A soldier for life

A soldier for life

Old soldiers never die, they just fade away', was a line from a popular song sung by the British soldiers during the World War I.

'Old soldiers never die, they just fade away', was a line from a popular song sung by the British soldiers during the World War I.

This line became even more popular when General Douglas MacArthur used it in his farewell speech in the Congress in 1951.

A soldier always lives by certain principles. Sense of duty, discipline, honesty, service to the nation, to the people, are some of the things a soldier sets store by all and strives to uphold them at any cost.

My eldest brother had joined the Indian Army against the wishes of my mother.

He served in the infantry for 10 years and gave the prime of his youth to the nation.

Initially he was not in touch with our family and I remember my mother telling us about his childhood days.

A few years later he started writing letters to my mother in which he often talked about his life in the borders.

When the Indo-Pak war started in the first week of December 1971, my mother was in tears almost every day, worrying about his whereabouts and safety.

He was engaged in war under the Madras Regiment at the Pakistan borders. In those days, our only source of war information was the radio.

Each news bulletin spoke about the advancements and achievements of our army in glowing terms.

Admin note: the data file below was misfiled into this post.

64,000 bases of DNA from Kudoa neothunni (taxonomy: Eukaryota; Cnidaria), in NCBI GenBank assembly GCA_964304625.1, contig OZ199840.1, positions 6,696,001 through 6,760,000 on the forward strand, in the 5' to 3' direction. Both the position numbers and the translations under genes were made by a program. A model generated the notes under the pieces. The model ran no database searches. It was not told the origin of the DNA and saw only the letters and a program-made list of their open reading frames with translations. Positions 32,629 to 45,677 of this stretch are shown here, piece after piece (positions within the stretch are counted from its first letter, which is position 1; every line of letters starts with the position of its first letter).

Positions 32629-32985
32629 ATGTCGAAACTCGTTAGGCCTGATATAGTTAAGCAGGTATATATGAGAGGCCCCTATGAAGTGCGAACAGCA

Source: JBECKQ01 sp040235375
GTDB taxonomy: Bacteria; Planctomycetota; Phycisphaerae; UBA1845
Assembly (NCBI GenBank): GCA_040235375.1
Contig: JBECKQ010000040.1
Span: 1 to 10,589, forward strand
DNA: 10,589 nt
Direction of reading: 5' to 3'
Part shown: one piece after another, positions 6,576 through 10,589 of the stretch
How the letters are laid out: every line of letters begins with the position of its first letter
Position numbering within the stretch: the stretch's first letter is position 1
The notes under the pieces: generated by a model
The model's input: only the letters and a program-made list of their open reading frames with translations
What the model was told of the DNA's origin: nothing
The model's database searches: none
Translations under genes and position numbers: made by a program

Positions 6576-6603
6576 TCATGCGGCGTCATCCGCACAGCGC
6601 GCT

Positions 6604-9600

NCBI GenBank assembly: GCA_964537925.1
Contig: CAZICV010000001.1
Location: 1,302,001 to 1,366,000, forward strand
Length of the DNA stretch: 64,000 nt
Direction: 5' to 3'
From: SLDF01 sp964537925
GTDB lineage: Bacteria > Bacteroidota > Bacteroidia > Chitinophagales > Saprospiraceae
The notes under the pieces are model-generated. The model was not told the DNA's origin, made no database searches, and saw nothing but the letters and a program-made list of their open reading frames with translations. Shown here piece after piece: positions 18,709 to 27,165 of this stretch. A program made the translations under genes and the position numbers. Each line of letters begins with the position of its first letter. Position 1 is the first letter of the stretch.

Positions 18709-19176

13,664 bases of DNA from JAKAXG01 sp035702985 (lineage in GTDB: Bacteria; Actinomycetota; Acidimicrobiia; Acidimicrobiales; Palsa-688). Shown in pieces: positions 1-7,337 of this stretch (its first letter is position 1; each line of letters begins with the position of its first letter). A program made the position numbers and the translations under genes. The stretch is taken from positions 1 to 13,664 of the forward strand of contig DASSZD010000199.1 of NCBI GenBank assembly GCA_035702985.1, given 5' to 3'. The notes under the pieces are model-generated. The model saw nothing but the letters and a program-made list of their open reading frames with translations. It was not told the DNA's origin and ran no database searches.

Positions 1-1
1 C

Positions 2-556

We heaved a sigh of relief when the war ended with the signing of the cease fire document in the evening of 16th.

But we had no information about my brother for weeks! Three months later he wrote a letter informing us that he would join us soon.

A couple of months later one day he stood before us with a walking stick in hand.

He was discharged from service as 'a war-injured'. Seeing him in such a condition, my mother almost fainted with grief.

He consoled her saying that he had just lost three inches of right leg.

He told us that the news of the ceasefire had not reached them as they were deep into the Pakistan territory that night.

At about 10, a shell landed near their party and my brother collapsed in the paddy fields when a splinter pierced through his right thigh.

In the morning he was air-lifted in an unconscious condition and given first class treatment in Pune.

Even after the discharge, the army helped my brother in many ways.

He was given a job in the postal department initially and later he was sanctioned a kerosene dealership in Anantapur town.

While other dealers of the commodity made lots of money by selling it in the black market, he earned the name of a honest dealer.

When a local big politician tried to snatch the oil business from my brother, he resisted bravely and fought like a soldier.

He lived for forty more years and served the District Soldiers Board with distinction, besides winning a President's medal.

A few years ago doctors told him that his right leg had to be amputate ed,he faced the treatment with a bold face.

Two years ago when he died as the only war-injured person in the district, the Superintendent of Police, on behalf of the Government, placed a wreath at his coffin and saluted him for living as a soldier all his life.

The grisly Pulwana incident,the capture and release of our pilot Abhinandan by Pak has taken me down the memory lane. Nothing has changed in the life of a soldier.

He may use modern weaponry but his commitment to his duty and love for his country is the same both in the case of my brother and Abhinandan.

Because a soldier is a soldier for life, past or present. Jai Jawan!.

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